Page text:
Even assuming that adequate technologies are available, the impact of open banking depends on how the financial information will in fact be spread and used. This is relevant for both the demand and the supply of information. On the demand side, third parties will enter only if they have some way of leveraging the value of the information that they acquire, most likely keeping it private for themselves. On the supply side, open banking does not open up information concerning a client to everybody, but only to those that the client explicitly authorises. But to how many potential counterparts are clients willing to disclose their private transactions? It is unlikely that it will be a large number.
An additional issue is how the information can be effectively used. Opening up the information even to a single new provider can be beneficial to the client: compared to the incumbent, the entrant may offer new services or the same services at better conditions. However, who the provider of these services is matters a lot. Things are very different if the new entrant is a fintech rather than an established bank. If data reach other incumbent operators, like traditional banks, we may not expect a sizeable impact on competition (Barba Navaretti et al. 2018). On the contrary, data availability may induce a ‘winners takes all’ scenario, where few companies offer multiple products and services. Digital markets are a clear example of the effect of strategies that rely on the reusability of personal data for multiple purposes and services. A realistic outcome of open banking might therefore be an increase of market concentration in the hands of few traditional financial intermediaries that are uniquely placed to offer bundles of services.
Established banks might even be challenged by platforms offering several products and services (Cornelli et al. 2020). Such platforms would broker numbers of potential suppliers of financial services, matching clients with services, acting as the intermediaries in a two-sided market. Having the technology to guarantee efficient matchings, they would keep the information within the platform and would limit its transfer to other providers of financial services. If the client only transferred their information to a single platform, that platform would enjoy monopoly power and information rents.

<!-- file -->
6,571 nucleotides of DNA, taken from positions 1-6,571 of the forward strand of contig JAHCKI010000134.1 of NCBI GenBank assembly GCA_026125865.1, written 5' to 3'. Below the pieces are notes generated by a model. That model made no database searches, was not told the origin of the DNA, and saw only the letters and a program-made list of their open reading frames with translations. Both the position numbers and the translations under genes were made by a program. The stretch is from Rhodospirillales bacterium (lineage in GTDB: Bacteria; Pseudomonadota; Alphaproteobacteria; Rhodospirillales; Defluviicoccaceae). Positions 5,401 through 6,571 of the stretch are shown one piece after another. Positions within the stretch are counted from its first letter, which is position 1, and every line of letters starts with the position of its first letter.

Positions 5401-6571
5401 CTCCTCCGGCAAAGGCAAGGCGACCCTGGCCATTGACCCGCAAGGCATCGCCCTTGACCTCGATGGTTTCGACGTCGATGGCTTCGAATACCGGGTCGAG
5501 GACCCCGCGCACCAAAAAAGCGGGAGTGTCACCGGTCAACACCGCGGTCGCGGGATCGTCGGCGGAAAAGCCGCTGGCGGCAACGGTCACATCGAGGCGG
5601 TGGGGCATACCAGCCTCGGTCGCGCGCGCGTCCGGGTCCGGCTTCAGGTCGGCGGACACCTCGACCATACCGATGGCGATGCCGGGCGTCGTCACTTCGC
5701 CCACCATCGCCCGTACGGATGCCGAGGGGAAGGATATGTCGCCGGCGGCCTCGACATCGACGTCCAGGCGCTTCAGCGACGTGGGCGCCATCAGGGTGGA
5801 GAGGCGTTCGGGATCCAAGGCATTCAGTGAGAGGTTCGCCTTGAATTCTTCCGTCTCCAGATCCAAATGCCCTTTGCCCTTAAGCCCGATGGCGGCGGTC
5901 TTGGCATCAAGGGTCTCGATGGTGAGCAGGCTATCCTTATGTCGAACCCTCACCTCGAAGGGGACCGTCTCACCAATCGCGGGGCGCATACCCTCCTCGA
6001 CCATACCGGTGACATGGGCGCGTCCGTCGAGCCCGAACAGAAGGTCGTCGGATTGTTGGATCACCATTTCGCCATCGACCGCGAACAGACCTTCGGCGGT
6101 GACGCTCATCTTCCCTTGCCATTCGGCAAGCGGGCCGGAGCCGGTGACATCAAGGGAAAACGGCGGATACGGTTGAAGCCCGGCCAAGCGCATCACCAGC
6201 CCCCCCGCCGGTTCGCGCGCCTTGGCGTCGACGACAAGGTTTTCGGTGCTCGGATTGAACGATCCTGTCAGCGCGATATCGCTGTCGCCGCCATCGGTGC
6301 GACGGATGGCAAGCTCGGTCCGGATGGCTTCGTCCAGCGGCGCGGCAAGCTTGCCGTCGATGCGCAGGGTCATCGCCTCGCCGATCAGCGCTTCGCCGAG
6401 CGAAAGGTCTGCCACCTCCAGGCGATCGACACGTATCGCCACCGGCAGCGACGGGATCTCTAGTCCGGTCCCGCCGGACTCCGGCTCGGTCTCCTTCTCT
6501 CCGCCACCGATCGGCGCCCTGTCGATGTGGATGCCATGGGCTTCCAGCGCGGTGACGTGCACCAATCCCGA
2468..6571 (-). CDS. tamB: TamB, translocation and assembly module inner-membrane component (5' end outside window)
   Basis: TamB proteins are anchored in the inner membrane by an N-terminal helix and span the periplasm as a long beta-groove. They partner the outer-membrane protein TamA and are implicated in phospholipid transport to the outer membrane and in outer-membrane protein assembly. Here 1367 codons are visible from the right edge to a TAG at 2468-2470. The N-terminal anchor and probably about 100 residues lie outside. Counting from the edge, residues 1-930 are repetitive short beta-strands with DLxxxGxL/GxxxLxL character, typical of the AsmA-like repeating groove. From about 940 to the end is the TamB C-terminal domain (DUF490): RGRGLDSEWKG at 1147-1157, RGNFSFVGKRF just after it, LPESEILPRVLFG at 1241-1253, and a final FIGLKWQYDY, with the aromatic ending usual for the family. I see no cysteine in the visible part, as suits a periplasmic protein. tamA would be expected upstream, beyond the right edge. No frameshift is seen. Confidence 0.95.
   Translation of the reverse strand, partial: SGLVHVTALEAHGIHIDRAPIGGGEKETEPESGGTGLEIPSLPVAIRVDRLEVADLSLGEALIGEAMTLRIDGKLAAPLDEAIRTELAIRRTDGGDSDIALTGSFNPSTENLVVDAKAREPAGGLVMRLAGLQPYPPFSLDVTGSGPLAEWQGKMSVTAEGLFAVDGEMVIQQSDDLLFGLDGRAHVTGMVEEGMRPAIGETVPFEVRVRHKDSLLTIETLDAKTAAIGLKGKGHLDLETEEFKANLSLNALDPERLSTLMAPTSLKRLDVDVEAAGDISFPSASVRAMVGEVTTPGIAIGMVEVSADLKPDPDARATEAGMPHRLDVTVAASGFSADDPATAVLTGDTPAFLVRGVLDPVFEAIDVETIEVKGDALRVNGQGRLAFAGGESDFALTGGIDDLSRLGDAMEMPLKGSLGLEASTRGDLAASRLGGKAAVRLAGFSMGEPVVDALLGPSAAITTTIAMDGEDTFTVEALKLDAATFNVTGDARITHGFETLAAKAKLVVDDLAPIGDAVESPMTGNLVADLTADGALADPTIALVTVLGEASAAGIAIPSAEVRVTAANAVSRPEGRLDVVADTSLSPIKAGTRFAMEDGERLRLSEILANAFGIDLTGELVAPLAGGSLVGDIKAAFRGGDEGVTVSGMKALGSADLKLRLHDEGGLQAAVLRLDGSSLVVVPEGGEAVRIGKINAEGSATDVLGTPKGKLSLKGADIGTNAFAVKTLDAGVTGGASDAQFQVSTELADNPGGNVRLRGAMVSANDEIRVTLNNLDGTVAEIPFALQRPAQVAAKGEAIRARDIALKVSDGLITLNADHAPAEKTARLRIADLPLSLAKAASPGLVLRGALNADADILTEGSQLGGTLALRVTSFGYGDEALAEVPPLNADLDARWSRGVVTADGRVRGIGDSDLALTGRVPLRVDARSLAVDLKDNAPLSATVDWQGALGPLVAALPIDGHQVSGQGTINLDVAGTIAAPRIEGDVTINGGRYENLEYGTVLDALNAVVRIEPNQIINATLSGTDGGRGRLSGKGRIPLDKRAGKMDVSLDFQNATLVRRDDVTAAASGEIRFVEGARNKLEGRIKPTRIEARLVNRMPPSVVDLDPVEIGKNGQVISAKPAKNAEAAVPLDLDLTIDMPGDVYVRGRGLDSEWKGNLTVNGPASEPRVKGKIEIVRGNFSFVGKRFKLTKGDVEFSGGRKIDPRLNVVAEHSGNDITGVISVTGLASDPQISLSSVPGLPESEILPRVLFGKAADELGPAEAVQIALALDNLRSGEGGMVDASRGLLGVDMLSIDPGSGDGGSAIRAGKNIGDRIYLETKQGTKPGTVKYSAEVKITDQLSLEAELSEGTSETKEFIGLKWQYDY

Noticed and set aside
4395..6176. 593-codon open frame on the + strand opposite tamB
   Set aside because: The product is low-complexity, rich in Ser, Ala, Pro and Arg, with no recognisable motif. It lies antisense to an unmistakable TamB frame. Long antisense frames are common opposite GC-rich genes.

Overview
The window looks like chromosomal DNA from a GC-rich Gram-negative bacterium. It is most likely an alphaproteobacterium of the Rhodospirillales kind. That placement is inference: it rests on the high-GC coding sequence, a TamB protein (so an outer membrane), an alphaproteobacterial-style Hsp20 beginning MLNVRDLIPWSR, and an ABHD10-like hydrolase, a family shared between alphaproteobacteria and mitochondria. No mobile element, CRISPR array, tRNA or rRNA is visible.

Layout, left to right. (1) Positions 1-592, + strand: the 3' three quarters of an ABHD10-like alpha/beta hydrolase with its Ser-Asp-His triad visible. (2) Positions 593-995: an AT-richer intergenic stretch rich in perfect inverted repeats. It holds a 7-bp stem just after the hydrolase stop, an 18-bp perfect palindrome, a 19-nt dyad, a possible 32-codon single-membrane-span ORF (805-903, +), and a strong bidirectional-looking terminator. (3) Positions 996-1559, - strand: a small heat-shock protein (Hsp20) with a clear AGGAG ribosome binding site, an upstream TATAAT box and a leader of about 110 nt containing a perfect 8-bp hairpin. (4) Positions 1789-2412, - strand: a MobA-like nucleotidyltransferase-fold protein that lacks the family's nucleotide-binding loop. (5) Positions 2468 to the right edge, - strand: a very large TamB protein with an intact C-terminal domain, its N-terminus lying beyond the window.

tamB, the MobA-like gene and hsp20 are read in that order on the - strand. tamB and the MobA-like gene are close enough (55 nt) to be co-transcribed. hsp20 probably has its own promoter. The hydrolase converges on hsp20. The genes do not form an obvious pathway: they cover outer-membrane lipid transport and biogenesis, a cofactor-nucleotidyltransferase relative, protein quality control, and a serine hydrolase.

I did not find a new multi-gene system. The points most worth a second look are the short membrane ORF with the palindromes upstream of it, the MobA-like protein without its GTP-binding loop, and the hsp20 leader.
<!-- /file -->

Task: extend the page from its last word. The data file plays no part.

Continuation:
Network externalities would be a distinctive element of this scenario. Only platforms with a very large client base and a large number of potential suppliers can effectively use clients’ data to offer efficiently targeted services. The market power built on relationship-based financial intermediation with restricted data access would be replaced by a new, network-based market power with customer-shared data.
Another risk emerges if the provider of financial services and hence the holders of the data on financial transactions is a BigTech firm (e.g. the recent opening of Apple Bank). In principle, if these companies entered the market, competition would increase. Yet, these firms leverage detailed users’ information to capture clients in several markets, with reinforcing feedback effects induced by even more data from the many services and products they offer. Open banking thus has the potential to favour BigTech companies disproportionally, and strengthen their business model with the inclusion and mutual reinforcement of financial services in their ecosystems. Remarkably, the flow of data originated by open banking may be more valuable for BigTechs than for traditional banks.
Currently, the promise of innovative banking platforms remains unfulfilled, as new entrants primarily focus on creating effective application interfaces rather than offering truly ground-breaking financial services. However, once open banking reaches full potential, it may reshape the financial landscape. It will be essential to guide this process to prevent market tipping and concentrations similar to those seen in digital markets.
Historically, policymakers believed that ex-post interventions would suffice to address market power issues in digital markets. However, as we have learned from experience, this is not the case, and regulators have had to catch up with new regulations like the Digital Markets Act (DMA) and the Digital Services Act (DSA). In the case of financial markets, proactive regulation will be crucial to avoid a similar scenario of late intervention. To achieve this, it will be useful to learn from the lessons of digital markets while creating regulations tailored to the unique characteristics of the financial industry (Caffarra et al. 2020).
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Rivero, D and X Vives (2023), “Open banking: promise and trade-offs”, European Economy, Banks Regulation and the Real Sector, 18 April.